|M.Sc Thesis||Department of Industrial Engineering and Management|
|Supervisors:||Dr. Michael Masin|
|Assoc. Prof. Penn Michal|
|Full Thesis text|
Modern production lines require advanced scheduling and control tools that enable diverse machines to perform different production processes efficiently, in tandem or consecutively, according to the production stages. A production line with a product that is processed several times on the same machine, at different production stages, is called a reentrant line. Lot-splitting methods split initial large lots into smaller sublots and, therefore, can enhance performance on all production environments, and in particular on the reentrant environment. Wafer fabrication plants are the preeminent example of cutting edge production environments.
This research deals with lot-splitting and scheduling of multiple products in an N-product M-machine reentrant job-shop environment. The objective is to minimize the makespan and the average flowtime simultaneously. We utilized splitting of the initial lots into sublots for achieving our objective. The non-dominated solutions, relative to both objectives, form an Efficient Frontier (EF).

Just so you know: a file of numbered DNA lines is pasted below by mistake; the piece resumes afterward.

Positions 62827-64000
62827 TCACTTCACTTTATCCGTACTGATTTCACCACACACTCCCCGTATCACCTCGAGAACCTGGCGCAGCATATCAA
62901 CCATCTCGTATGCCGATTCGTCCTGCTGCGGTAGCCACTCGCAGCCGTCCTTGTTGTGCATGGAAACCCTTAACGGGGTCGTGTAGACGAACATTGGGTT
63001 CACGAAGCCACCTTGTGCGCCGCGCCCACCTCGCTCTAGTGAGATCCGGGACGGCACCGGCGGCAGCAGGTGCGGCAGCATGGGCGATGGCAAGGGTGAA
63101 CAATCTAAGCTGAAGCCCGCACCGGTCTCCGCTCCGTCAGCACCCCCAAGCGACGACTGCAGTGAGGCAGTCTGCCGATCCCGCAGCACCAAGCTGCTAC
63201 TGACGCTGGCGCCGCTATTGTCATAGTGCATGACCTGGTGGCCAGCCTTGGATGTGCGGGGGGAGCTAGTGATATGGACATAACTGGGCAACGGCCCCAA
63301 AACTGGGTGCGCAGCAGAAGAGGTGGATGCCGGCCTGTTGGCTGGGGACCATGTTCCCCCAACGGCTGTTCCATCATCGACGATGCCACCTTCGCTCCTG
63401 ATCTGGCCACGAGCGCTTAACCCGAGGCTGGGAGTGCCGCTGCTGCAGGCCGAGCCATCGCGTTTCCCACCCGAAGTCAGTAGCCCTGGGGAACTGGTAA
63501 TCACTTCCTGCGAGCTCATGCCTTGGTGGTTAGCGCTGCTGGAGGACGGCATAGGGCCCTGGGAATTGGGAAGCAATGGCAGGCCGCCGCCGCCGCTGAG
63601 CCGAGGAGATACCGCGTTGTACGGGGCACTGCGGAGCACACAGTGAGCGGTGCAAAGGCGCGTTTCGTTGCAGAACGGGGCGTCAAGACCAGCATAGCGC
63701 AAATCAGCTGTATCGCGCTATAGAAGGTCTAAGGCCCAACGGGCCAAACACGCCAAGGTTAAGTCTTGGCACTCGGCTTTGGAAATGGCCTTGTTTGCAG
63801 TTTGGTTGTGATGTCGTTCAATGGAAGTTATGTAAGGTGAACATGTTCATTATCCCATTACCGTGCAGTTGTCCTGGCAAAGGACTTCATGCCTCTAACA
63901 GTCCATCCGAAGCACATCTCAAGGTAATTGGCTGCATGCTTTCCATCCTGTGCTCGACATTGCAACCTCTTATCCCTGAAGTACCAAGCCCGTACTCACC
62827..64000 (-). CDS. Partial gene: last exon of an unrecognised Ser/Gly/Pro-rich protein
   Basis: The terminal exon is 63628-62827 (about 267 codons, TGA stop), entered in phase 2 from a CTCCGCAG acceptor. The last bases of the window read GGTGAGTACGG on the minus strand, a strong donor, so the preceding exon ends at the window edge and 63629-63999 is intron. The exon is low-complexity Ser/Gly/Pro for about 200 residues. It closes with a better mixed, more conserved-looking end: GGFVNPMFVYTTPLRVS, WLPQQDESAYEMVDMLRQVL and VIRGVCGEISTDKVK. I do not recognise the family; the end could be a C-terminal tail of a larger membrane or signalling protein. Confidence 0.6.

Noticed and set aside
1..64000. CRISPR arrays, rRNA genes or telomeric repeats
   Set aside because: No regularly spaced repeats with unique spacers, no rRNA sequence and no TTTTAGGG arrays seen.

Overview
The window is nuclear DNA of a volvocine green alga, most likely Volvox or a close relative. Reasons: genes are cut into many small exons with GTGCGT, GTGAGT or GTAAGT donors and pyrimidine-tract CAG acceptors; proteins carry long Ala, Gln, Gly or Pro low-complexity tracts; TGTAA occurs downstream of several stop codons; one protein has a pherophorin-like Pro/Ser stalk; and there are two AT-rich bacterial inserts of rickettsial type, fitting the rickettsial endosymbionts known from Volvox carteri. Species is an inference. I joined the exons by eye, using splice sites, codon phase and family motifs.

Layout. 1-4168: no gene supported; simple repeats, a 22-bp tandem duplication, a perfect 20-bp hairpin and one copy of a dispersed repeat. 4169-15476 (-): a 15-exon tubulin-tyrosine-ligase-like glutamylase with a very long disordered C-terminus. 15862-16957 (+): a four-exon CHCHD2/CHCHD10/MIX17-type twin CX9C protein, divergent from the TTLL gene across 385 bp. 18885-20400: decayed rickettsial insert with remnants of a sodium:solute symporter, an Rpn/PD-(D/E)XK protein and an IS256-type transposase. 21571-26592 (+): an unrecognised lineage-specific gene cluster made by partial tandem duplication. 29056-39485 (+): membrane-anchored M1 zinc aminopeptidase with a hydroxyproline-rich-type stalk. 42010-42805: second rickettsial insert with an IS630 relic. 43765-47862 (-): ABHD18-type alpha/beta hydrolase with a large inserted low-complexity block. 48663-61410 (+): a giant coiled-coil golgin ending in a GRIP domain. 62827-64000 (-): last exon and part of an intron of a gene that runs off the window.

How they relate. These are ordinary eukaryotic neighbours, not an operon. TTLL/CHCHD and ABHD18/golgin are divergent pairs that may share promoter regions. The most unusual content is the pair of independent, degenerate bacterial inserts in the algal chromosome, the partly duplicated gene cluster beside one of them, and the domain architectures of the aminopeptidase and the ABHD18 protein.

Since the general problem is difficult (NP-hard), several heuristics methods were developed: (i) A known algorithm for the flow-shop (FS) lot-splitting problem (by Kalir and Sarin) is adapted to fit the job-shop production environment; (ii) a Cross-Entropy (CE) algorithm is extended for solving multi-objective problems and adapted to our lot-splitting problem; and (iii) Trade-Off Programming (TOP) based algorithms are developed to fit the multi-product property.
Experiments are conducted in order to estimate the CE algorithm parameters, to compare the performance of the proposed algorithms and to evaluate the problem characteristics. The algorithms are compared to the optimal EF for small- to medium-sized problems. The results show that the CE and TOP algorithms outperform the FS based algorithm by 6% to 9% and achieve near optimal results for small- to medium-sized problems, and by 12% in larger problems. In addition, it is interesting that even though in all our experiments the number of solutions on the optimal EF is relatively small, eight on average, the trade-off between makespan and average flowtime may reach tens of percents.